Also, just in case you’re wondering, this is a clear case of vocabulary inversion. Once upon a time, what you sold for a profit was called a product, and we had to distinguish between “services” that were products in that we sold them and made a profit on them, and “service,” which was something we did at no additional charge to support our products.
Now, in IT, everything is a service, so instead of talking about the ERP suite as a product we provide to the business, we talk about providing the ERP suite to the business as a service.
That’s okay, so long as everyone uses the vocabulary the same way. Service catalog it is, and like all catalogs it should provide the name of each service, its price, and promotional copy that entices the reader to want the service so much they can taste it.
Oh, wait, no … that’s sales and marketing, which we aren’t supposed to do. The IT service catalog should describe each service in the dullest possible terms so only people who really, really need it will ask for it.
Or maybe just describe it with clarity.
* * *
Can you take one more? Next week — the ins and outs of creating and pricing a service catalog, and also whether it’s really possible to carve only products and pricing out of the business metaphor and still have something that makes sense.
I must say I really learned a lot in a relatively few words about how some of the best managers I’ve worked for understand their jobs and responsibilities.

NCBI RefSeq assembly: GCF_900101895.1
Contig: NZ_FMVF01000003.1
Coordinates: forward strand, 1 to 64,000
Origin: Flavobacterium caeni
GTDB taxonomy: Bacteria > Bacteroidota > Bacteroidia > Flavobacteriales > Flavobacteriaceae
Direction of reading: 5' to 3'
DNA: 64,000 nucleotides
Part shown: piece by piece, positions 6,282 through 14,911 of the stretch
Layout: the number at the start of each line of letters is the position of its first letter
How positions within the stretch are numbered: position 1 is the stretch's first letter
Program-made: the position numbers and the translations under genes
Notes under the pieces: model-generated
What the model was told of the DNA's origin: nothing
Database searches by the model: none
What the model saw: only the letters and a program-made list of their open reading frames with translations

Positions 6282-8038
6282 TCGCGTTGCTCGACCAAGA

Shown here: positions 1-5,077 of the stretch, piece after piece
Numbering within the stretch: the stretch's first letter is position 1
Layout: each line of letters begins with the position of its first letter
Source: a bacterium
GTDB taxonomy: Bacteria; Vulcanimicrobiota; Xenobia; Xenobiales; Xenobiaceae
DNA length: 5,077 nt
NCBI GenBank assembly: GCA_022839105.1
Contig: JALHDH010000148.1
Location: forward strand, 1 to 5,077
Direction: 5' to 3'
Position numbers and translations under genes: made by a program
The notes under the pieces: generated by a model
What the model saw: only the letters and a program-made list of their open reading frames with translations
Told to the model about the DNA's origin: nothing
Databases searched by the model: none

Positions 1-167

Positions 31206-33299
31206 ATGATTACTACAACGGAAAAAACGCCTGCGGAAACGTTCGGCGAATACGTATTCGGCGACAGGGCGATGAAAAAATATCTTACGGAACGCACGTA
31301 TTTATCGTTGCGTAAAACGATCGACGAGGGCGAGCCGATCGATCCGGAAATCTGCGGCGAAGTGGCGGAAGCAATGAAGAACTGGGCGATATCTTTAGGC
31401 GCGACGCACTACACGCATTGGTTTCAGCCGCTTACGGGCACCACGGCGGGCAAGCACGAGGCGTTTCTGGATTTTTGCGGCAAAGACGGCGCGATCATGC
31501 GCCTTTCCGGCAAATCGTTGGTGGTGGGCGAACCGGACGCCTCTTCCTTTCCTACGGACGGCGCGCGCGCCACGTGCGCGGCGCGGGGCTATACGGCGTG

Very enlightening. Thank you.
I am with you all the way with your criticisms of IT as an “internal business.” I begin to get uncomfortable when you talk about a “product/service” catalog with descriptions and prices. I think I feel that way because I think of IT not as a generic “professional services firm,” but as a consultancy. A consultancy, in my view, does NOT have products or services per se (although it may provide the same item or service for numerous clients), but instead focuses on how it can help its clients/customers achieve success with their products/services/processes. So instead of “IT offers A, B, and C,” I suggest it should be “IT offers to help you with your product/service/process; part of that help may (or may not) involve providing A, B, or C.”
Rollie Cole, PhD, JD
Founder, Fertile Ground for Startups, Small Firms, and Nonprofits
“Think Small to Grow Big”
Author of WHOLESALE ECONOMIC DEVELOPMENT http://preview.tinyurl.com/wholesaleeconomics
While I see where you are going with the consultancy model, at the end of the day, a consultancy provides services. They may or may not sell products as part of the deal, but they are selling a service, and they should be able to associate a price with it at some level — even if we all agree that customizations and specific needs will greatly impact the price.
If not, how will they know when they’ve accepted a deal that will fail to make them any profit?
Rollie and Andrew are hitting on an interesting point. If somebody in your organization want you to run IT as a business, do they think they want you to run it as a consultancy or as a contracting shop?
A consultancy is expected to provide direction and guidance, and price comes out of a negotiation over potentially many weeks.
A contract shop provides defined services — including software, hardware, and the people to run them — according to a fixed schedule and hourly rate.
An organization may need both, but if someone thinks they’re asking for column A and you offer column B, or vice versa, it’s not going to go well.